An ancient coin is seen with other items discovered at the site where
archaeologists believe they have uncovered the remains of the Siloam Pool in the
Silwan neighborhood of East Jerusalem, Thursday, Dec. 23, 2004. Archaeologists in
Jerusalem have uncovered the pool's stone remains and its still-running water,
believed to have been used by Jesus to restore a blind man's eyesight. The pool was
used by Jews for ritual immersions from about 50 B.C. until A.D. 70, when the Romans
destroyed the Jewish Temple. (AP Photo/Kevin Frayer)
JERUSALEM Dec 23, 2004 — Archaeologists in Jerusalem have identified the remains of the Siloam Pool, where
the Bible says Jesus miraculously cured a man's blindness, researchers said
Thursday underlining a stirring link between the works of Jesus and ancient
The archaeologists are slowly
digging out the pool, where water still runs, tucked away in what is now the
Arab neighborhood of Silwan. It was used by Jews for ritual immersions for
about 120 years until the year 70, when the Romans destroyed the Jewish
Many of Jesus' acts are directly linked to Jewish rituals,
and the miracle of the blind man is an example. According to the Bible, the
man was undergoing ritual immersion in the Siloam Pool for entry into the
Temple compound, and Jesus used the occasion to cure his blindness.
In the last four months, archaeologists have revealed the
pool's 50-yard length and a channel that brought in water from the Silwan
spring. In the past week, a section of stone road that led from the pool to
the Jewish Temple was uncovered.
"The moment that we revealed and discovered this four
months ago, we were 100 percent sure it was the Siloam Pool," said
archaeologist Eli Shukron.
"We know today that the Siloam Pool is connected to the
Temple Mount. There is a road that connects the two elements. The entire
system is clearer today," Shukron said.
Stephen Pean, a Bible
scholar, said the pool's waters were considered so pristine they could purify even a
Pean said Jesus likely chose to cure the blind man using the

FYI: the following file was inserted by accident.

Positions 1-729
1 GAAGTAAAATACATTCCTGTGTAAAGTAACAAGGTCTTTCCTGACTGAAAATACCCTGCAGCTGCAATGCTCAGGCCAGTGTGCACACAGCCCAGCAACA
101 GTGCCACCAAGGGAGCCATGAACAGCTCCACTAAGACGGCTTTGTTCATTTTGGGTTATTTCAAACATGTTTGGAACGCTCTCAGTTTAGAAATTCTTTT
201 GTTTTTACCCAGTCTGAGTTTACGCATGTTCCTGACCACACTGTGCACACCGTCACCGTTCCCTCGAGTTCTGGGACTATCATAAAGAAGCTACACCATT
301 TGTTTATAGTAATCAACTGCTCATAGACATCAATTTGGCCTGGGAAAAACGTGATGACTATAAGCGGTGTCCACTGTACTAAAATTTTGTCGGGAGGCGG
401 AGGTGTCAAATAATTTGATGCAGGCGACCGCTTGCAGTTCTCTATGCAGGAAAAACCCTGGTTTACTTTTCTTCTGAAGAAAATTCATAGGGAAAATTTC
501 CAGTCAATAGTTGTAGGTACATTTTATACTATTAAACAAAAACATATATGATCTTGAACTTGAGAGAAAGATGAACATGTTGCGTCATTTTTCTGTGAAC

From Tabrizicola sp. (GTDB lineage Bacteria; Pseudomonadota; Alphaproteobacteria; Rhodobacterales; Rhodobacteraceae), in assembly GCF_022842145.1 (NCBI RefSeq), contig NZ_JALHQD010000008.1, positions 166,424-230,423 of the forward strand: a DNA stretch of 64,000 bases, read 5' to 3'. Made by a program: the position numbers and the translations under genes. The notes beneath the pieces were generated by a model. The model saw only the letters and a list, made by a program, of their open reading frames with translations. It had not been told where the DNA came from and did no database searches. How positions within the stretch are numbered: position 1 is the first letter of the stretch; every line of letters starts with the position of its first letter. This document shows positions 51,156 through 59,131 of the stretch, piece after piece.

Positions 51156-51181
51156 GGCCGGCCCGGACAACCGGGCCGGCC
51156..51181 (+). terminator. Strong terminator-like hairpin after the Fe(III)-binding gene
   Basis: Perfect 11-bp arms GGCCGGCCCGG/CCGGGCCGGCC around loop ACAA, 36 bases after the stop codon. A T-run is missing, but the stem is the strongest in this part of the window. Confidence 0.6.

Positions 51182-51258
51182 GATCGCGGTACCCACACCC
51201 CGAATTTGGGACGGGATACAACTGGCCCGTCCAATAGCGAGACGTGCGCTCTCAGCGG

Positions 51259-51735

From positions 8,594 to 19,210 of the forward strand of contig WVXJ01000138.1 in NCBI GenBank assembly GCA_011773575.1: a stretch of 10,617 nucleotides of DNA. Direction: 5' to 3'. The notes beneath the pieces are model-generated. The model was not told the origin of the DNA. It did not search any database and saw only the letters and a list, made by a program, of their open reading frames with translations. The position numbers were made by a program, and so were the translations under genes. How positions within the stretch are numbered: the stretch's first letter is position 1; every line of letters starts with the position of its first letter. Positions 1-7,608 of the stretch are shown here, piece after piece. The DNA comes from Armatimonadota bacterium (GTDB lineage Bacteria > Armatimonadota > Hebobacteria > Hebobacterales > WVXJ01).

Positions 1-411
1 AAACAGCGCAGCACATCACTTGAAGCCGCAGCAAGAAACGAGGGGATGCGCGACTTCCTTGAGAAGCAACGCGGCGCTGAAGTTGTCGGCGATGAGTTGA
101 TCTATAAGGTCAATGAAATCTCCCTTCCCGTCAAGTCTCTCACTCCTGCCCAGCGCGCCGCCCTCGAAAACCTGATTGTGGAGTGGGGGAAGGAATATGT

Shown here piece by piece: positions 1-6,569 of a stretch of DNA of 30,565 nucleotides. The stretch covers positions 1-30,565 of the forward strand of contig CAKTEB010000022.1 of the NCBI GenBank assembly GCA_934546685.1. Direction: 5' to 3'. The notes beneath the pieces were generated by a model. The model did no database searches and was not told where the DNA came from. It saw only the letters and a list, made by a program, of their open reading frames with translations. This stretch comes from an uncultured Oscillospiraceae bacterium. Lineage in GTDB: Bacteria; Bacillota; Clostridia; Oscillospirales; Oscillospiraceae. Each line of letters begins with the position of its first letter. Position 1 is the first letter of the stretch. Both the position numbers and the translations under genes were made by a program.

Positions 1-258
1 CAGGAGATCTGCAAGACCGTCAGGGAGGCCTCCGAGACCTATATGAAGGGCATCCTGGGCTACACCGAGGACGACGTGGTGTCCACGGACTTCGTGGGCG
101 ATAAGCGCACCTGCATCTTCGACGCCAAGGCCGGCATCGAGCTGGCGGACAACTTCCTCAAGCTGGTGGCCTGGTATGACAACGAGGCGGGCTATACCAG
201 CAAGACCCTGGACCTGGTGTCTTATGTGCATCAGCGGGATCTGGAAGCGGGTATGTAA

purest water available, because people with any disabilities were barred from the
"The whole point is that people will not only be healed physically
but also healed spiritually," he said. "This discovery helps bring the Gospel alive
in the context of Jewish practice."
The archaeologists excavating the site are with the Israeli
government's Antiquities Authority. They found biblical-era coins marked with
ancient Jewish writing, along with pottery shards and a stone bottle cork helping
them confirm the area was the Siloam Pool.
The stone-lined pool has steps leading into it from all sides,
said Ronny Reich, a University of Haifa archaeologist. One side of the pool, two
corners, a part of the esplanade around it and the water channel leading to it have
been uncovered, he said.
Jesus, according to the New Testament, put clay on a blind man's
eyes and then sent him to wash them out in the pool's purifying waters, giving him
Jews, who traditionally made three pilgrimages a year to
Jerusalem, would immerse themselves in the Siloam Pool before heading down the stone
pathway to the temple. They also used the pool for drinking water and camped around
"Jesus was a pilgrim in Jerusalem … so this would be a natural
place for him to be … enjoying the water supply," Reich said.
The Israeli Antiquities Authority is negotiating with the Greek
Orthodox Church, which owns the land, to continue the dig. Archaeologists believe
the pool is under the thick green covering of an overgrown vegetable garden and
several large trees.
Nine-foot-tall stone walls topped by old sewage and drainage pipes
separate the new discovery and the pool's stone steps, uncovered in the 1960s. Now
archaeologists hope to remove the old pipes and connect the esplanade and water
channel to the steps that lead into the pool.
"Here we can judge and see how large it is the grandeur of the
city in those days," Reich said.